Coding: Bring the Noise

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Color Profiles

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Today’s post isn’t groundbreaking (are they ever) just a wrapper around a nested dictionary.  Turns out this is a really convenient pattern in general – I’m using a more general two-key dictionary in the engine that was built off of the below code.

I got sick of reading lots of this:

Color baseColor = defaultBaseColor;
if(Hostility == Hostility.Friendly)
    baseColor = Color.DarkGreen;
else if (Hostility == Hostility.Enemy)
    baseColor = Color.DarkRed;
BasicShapes.DrawSolidSquare(batch, Position, baseColor, SideLength, Rotation);

Now, the rendering code reads:

public class GameObject
{
    ColorScheme ColorScheme;
    Hostility Hostility;

    // ...

    protected Color LayerColor(LayerType layer)
    {
        return ColorScheme[Hostility, layer];
    }

    public virtual void Draw(SpriteBatch batch, RenderPass pass)
    {
        // ...
        BasicShapes.DrawSolidSquare(batch, Position,
                LayerColor(LayerType.Base), SideLength, Rotation);

        var InnerPos = Position + new Vector2(SideLength / 2);
        var SmallSide = SideLength / 2;
        BasicShapes.DrawSolidSquare(batch, InnerPos,
                LayerColor(LayerType.Highlight), SmallSide, Rotation);
    }
}

Source after the jump.

I’ve removed the comments so that the structure is a little clearer.

public class ColorScheme
{
    Dictionary<Hostility, Dictionary<LayerType, Color>> scheme;

    public ColorScheme()
    {
        scheme = new Dictionary<Hostility, Dictionary<LayerType, Color>>();
    }

    public Color this[Hostility hostility, LayerType layer]
    {
        get { return GetColor(hostility, layer); }
        set { SetColor(hostility, layer, value); }
    }

    public void LoadFromFile(string filename, string profilename)
    {
        throw new NotImplementedException();
    }

    public void SaveToFile(string filename, string profilename)
    {
        throw new NotImplementedException();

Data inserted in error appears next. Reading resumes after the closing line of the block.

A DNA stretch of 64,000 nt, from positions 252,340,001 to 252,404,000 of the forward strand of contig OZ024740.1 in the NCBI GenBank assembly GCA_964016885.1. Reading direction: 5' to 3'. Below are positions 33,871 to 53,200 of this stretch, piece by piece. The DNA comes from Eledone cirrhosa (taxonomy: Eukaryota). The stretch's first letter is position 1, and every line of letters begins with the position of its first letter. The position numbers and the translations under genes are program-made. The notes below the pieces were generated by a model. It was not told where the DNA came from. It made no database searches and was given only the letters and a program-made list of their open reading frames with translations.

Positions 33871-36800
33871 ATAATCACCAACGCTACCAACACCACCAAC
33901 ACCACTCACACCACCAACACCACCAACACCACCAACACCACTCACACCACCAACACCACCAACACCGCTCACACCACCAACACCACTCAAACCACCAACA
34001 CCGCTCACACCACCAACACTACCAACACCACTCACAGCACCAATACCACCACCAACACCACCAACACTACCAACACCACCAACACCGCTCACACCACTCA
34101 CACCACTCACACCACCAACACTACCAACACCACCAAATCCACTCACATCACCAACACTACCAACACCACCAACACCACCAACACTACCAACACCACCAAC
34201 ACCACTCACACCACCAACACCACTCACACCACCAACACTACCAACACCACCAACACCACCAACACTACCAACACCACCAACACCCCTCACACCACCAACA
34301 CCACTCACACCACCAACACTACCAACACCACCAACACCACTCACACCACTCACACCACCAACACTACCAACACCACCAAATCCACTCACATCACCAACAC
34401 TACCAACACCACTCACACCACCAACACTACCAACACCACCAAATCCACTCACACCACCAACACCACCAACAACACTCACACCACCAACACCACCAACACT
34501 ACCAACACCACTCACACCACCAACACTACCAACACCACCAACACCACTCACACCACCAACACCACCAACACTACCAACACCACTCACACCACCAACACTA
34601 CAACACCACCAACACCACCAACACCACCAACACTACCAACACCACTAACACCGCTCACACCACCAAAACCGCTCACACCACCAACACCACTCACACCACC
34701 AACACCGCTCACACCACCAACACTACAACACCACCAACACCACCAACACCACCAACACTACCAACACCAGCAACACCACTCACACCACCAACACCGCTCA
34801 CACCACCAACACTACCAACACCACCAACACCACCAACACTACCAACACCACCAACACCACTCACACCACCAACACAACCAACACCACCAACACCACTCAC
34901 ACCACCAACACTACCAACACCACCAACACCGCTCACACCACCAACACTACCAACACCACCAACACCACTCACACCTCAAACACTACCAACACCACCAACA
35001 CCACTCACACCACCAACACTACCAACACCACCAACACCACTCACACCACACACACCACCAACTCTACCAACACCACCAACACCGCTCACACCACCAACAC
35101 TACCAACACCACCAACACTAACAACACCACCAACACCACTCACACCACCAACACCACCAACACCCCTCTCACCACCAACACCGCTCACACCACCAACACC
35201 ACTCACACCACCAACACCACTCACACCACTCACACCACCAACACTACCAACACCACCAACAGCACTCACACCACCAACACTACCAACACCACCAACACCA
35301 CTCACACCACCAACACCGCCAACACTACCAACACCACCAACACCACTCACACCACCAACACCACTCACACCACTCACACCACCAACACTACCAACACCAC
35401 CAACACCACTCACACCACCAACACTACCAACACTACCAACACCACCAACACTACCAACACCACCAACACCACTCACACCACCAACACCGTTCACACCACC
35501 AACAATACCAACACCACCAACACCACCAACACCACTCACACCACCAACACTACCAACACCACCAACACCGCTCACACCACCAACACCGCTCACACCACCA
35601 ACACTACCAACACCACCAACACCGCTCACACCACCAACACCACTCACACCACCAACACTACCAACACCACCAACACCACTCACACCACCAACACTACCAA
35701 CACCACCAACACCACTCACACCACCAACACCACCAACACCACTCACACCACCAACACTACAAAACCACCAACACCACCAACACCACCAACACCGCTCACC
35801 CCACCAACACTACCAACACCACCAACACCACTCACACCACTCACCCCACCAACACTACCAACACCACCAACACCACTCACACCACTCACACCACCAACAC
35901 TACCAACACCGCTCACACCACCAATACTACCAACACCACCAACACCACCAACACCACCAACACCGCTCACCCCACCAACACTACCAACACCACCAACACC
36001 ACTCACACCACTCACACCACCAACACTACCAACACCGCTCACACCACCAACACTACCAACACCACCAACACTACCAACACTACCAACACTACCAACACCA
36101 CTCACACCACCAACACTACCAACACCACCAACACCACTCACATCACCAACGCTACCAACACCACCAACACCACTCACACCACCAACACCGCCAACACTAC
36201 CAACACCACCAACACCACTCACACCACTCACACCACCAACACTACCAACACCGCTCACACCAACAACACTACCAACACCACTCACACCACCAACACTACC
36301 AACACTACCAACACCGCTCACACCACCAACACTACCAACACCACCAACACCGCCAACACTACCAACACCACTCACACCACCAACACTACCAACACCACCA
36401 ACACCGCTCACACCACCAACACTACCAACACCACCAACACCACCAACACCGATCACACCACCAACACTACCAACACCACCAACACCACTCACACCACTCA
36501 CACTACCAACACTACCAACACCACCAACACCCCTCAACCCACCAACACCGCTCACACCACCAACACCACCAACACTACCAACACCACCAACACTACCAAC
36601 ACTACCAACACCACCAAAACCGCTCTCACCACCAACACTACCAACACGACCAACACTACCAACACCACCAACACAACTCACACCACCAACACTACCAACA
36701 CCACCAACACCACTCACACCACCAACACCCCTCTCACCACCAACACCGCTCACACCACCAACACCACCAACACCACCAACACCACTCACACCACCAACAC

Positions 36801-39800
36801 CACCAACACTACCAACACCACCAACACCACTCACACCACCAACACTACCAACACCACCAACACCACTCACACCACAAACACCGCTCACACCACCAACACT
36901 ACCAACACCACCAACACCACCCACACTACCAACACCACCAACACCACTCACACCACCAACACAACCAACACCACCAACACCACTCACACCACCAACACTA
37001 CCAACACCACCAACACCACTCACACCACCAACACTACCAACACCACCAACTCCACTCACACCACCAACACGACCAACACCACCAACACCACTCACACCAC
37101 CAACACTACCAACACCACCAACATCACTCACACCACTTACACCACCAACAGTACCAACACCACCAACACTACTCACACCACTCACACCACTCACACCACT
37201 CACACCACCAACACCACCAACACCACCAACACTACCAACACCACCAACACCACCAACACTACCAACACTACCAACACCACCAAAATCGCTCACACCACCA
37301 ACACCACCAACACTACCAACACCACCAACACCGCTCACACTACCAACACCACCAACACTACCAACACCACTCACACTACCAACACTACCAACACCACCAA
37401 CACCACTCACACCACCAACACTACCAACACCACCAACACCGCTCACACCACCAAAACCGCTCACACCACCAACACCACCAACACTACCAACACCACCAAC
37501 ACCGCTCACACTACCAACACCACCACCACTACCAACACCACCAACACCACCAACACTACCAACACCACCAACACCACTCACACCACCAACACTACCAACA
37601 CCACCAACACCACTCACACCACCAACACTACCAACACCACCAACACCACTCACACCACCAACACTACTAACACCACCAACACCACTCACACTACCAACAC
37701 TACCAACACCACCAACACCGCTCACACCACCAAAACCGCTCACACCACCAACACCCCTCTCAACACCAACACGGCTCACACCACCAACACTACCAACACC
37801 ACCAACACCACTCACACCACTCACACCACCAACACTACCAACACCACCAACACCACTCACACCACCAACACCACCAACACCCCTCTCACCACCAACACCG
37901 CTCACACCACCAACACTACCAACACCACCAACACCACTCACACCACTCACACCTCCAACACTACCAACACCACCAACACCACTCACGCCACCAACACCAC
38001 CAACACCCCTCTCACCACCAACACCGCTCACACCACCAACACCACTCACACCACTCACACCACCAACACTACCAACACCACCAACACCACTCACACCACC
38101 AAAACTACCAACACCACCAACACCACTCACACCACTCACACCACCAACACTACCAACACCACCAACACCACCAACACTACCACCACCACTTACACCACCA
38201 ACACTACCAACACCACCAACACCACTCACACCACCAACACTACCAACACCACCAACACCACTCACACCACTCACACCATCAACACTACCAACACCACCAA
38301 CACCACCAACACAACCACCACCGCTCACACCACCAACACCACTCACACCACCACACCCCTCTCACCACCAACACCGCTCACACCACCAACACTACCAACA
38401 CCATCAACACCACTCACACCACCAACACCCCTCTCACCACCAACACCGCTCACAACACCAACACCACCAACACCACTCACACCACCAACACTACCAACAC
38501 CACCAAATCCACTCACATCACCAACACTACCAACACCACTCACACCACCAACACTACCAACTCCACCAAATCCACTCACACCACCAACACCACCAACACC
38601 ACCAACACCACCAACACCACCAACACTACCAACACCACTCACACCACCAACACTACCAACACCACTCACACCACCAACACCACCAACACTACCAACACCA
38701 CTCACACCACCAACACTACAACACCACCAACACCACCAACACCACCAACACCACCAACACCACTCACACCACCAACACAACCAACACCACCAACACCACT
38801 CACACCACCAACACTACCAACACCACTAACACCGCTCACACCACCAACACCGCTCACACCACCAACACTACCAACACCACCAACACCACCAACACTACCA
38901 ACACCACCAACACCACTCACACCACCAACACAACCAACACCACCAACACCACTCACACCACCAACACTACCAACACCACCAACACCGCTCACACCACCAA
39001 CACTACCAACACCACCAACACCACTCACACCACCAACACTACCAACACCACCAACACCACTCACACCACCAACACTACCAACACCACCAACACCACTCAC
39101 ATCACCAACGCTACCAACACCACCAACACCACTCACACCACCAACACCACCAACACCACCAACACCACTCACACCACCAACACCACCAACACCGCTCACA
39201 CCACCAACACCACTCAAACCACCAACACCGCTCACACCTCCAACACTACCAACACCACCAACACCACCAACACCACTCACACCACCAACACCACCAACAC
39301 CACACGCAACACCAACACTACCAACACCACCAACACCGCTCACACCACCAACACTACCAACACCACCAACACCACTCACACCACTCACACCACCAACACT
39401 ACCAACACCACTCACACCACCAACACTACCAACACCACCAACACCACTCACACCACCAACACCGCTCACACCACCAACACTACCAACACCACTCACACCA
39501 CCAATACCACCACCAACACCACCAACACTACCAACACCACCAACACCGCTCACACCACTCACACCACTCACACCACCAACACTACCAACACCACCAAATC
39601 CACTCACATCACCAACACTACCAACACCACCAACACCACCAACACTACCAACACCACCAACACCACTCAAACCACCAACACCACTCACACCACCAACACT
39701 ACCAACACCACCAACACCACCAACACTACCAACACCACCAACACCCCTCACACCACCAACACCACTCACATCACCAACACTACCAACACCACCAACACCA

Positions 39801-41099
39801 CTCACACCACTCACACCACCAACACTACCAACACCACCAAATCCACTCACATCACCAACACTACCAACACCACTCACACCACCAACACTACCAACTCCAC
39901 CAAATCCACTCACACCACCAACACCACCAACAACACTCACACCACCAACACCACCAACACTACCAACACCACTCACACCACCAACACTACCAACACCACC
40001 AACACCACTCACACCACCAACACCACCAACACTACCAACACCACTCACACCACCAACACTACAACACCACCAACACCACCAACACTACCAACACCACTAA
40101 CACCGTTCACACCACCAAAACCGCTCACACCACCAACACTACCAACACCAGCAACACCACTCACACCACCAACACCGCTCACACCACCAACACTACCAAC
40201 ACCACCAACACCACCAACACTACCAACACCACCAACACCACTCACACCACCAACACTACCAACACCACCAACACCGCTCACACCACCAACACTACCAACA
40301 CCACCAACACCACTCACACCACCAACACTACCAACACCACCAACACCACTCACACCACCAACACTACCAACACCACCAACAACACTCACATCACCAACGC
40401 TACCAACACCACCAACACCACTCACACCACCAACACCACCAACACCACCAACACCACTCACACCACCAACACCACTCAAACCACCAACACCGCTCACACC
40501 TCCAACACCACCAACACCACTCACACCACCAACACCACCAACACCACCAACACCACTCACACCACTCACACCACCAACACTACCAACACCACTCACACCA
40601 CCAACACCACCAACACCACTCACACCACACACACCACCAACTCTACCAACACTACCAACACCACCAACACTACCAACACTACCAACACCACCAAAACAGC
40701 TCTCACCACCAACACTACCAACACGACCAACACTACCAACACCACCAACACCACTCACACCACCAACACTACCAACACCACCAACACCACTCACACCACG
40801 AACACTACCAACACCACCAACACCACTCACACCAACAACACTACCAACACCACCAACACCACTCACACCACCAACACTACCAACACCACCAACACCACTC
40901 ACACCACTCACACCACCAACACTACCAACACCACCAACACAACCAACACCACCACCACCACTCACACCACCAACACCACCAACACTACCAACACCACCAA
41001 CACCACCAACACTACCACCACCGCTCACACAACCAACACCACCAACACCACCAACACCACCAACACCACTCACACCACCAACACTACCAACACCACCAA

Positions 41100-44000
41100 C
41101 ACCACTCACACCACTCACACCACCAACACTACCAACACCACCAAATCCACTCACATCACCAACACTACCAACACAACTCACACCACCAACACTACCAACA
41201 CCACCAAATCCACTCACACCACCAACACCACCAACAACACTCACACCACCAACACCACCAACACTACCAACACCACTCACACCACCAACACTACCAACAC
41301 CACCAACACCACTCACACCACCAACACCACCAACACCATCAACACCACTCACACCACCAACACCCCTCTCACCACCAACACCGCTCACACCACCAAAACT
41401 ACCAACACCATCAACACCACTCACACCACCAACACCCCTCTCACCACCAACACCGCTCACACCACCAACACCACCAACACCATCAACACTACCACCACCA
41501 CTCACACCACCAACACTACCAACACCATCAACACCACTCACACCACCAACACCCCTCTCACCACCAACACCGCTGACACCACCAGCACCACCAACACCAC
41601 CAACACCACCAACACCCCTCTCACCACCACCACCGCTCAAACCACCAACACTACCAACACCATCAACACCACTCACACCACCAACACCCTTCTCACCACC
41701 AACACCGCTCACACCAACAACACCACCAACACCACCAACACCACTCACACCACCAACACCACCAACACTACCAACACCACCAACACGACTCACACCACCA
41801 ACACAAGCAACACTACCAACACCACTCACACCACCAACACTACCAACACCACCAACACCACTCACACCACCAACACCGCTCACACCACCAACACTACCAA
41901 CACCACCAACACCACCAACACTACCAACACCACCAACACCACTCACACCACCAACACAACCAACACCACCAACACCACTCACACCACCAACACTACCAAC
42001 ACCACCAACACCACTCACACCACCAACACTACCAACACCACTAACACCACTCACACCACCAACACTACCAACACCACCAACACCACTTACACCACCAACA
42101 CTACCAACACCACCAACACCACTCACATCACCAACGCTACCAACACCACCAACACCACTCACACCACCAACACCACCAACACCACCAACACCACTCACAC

}

    private void SetColor(Hostility hostility, LayerType layer, Color color)
    {
        if (!scheme.ContainsKey(hostility))
            {
                scheme[hostility] = new Dictionary<LayerType, Color>();
            }
        scheme[hostility][layer] = color;
    }

    private Color GetColor(Hostility hostility, LayerType layer)
    {
        if (scheme.ContainsKey(hostility) && scheme[hostility].ContainsKey(layer))
            return scheme[hostility][layer];
        else
            return DefaultScheme[hostility, layer];
    }

    static ColorScheme defaultScheme;
    public static ColorScheme DefaultScheme
    {
        get
        {
            if (defaultScheme == null)
                InitializeDefaultScheme();
            return defaultScheme;
        }
    }
    static void InitializeDefaultScheme()
    {
        defaultScheme = new ColorScheme();

        defaultScheme[Hostility.Friendly, LayerType.Base] = Color.Green;
        defaultScheme[Hostility.Hostile, LayerType.Base] = Color.DarkSlateGray;
        defaultScheme[Hostility.Neutral, LayerType.Base] = Color.Yellow;
        defaultScheme[Hostility.None, LayerType.Base] = Color.DarkMagenta;
        defaultScheme[Hostility.Player, LayerType.Base] = Color.DarkRed;

        defaultScheme[Hostility.Friendly, LayerType.Highlight] = Color.LawnGreen;
        defaultScheme[Hostility.Hostile, LayerType.Highlight] = Color.LightSlateGray;
        defaultScheme[Hostility.Neutral, LayerType.Highlight] = Color.LightGoldenrodYellow;
        defaultScheme[Hostility.None, LayerType.Highlight] = Color.Magenta;
        defaultScheme[Hostility.Player, LayerType.Highlight] = Color.Red;
    }
}

Load/save would be nice, and that would remove the need to have an InitializeDefaultScheme function.  Note that a significant optimization can be made if we can constrain the keys such that they can be hashed together, and remove the nesting.  It’s easy to write a general solution that doesn’t require such a restriction though, so I’ll go with that until I find that the double lookup is a bottleneck (unlikely).

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Written by delwinna

March 23, 2012 at 4:17 pm

Posted in Projects

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